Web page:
Open Question For Bioinformaticians .... Need Some Ideas
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11.8 years ago
Dataminer ★ 2.8k

Hi!

Okay this is an open question for getting some ideas.

Imagine if you have a ChIP sequencing data on some disease say Type 2 diabetes (strictly for the sake of example) and you have this data from 3 different labs, which means three different sets of data on 3 different cell types.

(This ChIP sequencing data is on binding of a transcription factor X in a diseased state).

As an bioinformatician what you will first aim to get out of this data, I mean in terms of your goal(s).

Offcourse you will look for the regions which are conserved across the cell lines and the regions which are not unique.

But what will be your generic plan to get the most out from a dataset like this.

All suggestions are welcome.

Thank you

chip-seq • 3.4k views
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If somebody came to me with a dataset, or 3 datasets, on which they had performed ChIP (so they did not only collect DNA but also knew what antibody to order so what transcription factor they were interested in) without a clear goal... I would first of all doubt their sanity. They must have an idea what they want to know before they start those experiments. Maybe I get your question all wrong, but for me it doesn't make sense. There must already be a goal.

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Hi Chris, The experiments were performed in three diffferent labs with three different goals. This resulted in genome wide DNA binding data for same TF on three different cell lines. Now, if such a data is publicly available, what would you do with it?

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I Agree with Chris, it is still insane. Think about the questions FIRST, then look for the publicly available data that might answer these questions. Not the other way around. If you don't have ideas, read. What is your expertise? Biology? Computer science? HOwever, it is unlikely that you think about a truly interesting question out of nowhere. Find a project that already has clear questions first. If you are lucky interesting questions will arise. And then you might want to use already available data to answer them.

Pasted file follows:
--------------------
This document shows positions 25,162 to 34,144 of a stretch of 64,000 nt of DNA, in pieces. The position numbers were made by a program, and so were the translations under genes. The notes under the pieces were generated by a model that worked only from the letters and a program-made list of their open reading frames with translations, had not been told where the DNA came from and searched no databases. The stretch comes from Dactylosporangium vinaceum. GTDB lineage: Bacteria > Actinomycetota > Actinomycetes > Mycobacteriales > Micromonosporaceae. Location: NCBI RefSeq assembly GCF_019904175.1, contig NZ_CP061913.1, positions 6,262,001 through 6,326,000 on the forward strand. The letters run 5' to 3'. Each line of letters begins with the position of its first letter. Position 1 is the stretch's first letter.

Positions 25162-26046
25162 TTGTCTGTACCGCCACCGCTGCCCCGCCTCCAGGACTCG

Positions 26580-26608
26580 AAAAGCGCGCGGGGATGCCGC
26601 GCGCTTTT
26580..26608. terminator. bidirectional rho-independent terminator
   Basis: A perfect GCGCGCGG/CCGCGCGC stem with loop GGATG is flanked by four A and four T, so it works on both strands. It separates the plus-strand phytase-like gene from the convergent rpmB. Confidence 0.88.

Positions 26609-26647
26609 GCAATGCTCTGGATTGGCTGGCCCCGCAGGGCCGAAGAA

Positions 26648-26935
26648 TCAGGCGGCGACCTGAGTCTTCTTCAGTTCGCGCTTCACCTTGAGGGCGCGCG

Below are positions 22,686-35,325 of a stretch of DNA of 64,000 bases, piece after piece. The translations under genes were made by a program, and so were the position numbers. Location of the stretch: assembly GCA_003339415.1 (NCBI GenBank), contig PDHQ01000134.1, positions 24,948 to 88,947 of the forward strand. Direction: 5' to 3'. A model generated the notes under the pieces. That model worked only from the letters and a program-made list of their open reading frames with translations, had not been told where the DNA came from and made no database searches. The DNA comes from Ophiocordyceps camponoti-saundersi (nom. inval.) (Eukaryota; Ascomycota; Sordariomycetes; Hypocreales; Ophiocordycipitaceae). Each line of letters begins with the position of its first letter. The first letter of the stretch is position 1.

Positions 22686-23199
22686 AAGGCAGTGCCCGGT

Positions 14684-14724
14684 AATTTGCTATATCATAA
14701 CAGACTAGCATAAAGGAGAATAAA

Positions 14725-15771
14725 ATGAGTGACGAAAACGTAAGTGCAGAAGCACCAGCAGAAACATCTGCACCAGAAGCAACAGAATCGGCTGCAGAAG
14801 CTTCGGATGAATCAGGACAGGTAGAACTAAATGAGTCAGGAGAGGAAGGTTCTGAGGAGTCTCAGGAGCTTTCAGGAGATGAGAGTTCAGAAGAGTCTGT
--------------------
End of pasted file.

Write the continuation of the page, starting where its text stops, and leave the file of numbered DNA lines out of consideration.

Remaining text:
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11.8 years ago

Basic things you'll need to do before you do any more in depth analysis:

  • What known or predicted annotations are the TFs binding to?
  • How were the 3 experiments conducted? What kind of normalization methods will you need to employ?
  • Are the 3 cell lines from the same diabetic? What are the possible confounding factors that might give you false positive binding?
  • Do you have a normal, non-diabetic sample to compare to?
  • Gene ontology terms for the genes the TF binds to. Pathways that the genes belong to (KEGG).
  • What is already known biologically about the TF? Are you seeing it reflected in your data?
  • What is known biologically about these 3 cell types in diabetics? Are the TFs contributing to these observations?
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11.8 years ago

I agree with Dk's great answer. Start with understanding the dataset(s) and ALWAYS try to get the raw data.

Just to add to Chris' comments, one must start with a set of hypotheses to test. Even if the data are meant for hypothesis generation, one must still have a direction. In your question, one hypothesis is that there are binding sites conserved across labs/experiments. Test that. Another hypothesis you propose is that there are regions that are unique to labs/experiments. Test that. One could hypothesize that TF motifs are enriched in the conserved sites. Test that. One could hypothesize that the conserved sites are close to genes that are involved in glucose metabolism. Test that. The point is that one needs to understand the biology "to get the most out from a dataset like this".

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I was also thinking the same, i.e., testing the three hypotheses you proposed and then see what results are and then built on that.

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11.8 years ago

The phrase ChIP sequencing data on some disease say Type 2 diabetes doesn't makes sense to me. This depends on what the data is about,

  • are you pulling down a protein/factor in different conditions and cell lines and then try to compare the enrichment.
  • are you trying to compare the enrichment of marks (H3K4,H3K27,H3K36 ,H3K27ac) under these normal/diseased conditions.

If its about a protein being pulled down in three different labs on 3 different cell types, I would look for

  • how similar are the profiles [in terms of where they are binding promoters, polyA's, genebody, intergenic]
  • how different are the profiles
  • Are they enriched at different motifs.
  • Number of peaks generated by them and what kind of genes they are binding [GO analysis] .
  • Their intersections/overlap with the marks [H3K4, H3K27 etc]
  • If a knockout cell line is available, then going a little deeper by asking the target genes of this protein, are they expressed as well [combining ChIP-Seq and RNA-Seq]

These points come to my mind by now.

Also, check the R package called diffBind for differential binding analysis of ChIP-Seq peak data as it says.

Cheers

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Let me edit the question to make it more clear.

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